The last battle cry of two 90-year-old partisan veterans -who in 2020 are fighting to save the WWII Memorial Complexfrom privatisation and demolishing – takes us on a journey which reveals valuable insights into life, death and destiny of the anti-fascist legacy in post-Yugoslav societies.
Miša Mirković (90) has been filmed since his early childhood throughout his entire adult life. In WWII he was wounded four times. He was a child courier to the famous partisan leaders which paved a path to him being assigned acting roles in many Yugoslav feature films. In the late 1950s he also embarked on a film directing career in television, which was followed by his appointment as a head of the TV Belgrade up until his retirement. During this time he led an active social life in a company of some of the most influential personas of the post-WWII Yugoslavia. Mostly forgotten, Miša spends his elderly days maintaining his health in a socialistic style skyscraper with his wife who’s poor in health.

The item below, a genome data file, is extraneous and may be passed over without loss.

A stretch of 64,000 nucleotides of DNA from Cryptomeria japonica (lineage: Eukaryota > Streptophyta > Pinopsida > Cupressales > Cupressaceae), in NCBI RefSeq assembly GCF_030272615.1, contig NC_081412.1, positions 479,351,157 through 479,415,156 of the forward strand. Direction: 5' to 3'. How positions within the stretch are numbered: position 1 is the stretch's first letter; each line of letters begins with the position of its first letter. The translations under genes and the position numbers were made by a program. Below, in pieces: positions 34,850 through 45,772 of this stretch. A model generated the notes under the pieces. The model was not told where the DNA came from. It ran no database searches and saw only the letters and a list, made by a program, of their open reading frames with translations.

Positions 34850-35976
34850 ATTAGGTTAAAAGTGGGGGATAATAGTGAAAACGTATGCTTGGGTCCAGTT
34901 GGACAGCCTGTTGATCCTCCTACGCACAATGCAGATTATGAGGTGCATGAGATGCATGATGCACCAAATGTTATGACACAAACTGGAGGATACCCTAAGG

During one of the routine checkups he hears the news about the sale of the Memorial complex “Bosko Buha” dedicated to WWII children fighters. Although the Memorial complex is protected as a cultural good of an outmost value and significance by the Ministry of Culture of the Republic of Serbia, it has nevertheless been neglected and left to deteriorate, only to find itself open for sale as a piece of a derelict socialist era enterprise facing insolvency. Miša decides he needs to do something.
As most of his comrades are either dead or immobile, Miša seeks help from Zdenko Duplančić _(91) a former child fighter and retired aviation colonel. After WWII Zdenko was sent to the Military Academy in the USSR only to become an advisor to a large number of liberation movements in the Middle East and Africa. Zdenko virtually spent his entire life in the military’s secret service. He supervised import and export of the entire arsenal for the Yugoslav Army. Today he leads an active social life as apresident of a large number of WWII veteran societies.
Miša and Zdenko will join forces in an attempt to form a larger group of activists to stop the selling of the Memorial complex Boško Buha” and its further decay. During their fight they face absurd daily challenges and inertia of institutions in a society inclined towards an oblivion of their own socialist part, values and heroes.
In a moment when it seems that their fight begins to show results and close to achieving their goals, the world is being struck by a pandemic of a deadly virus which destines them to an indefinite lockdown.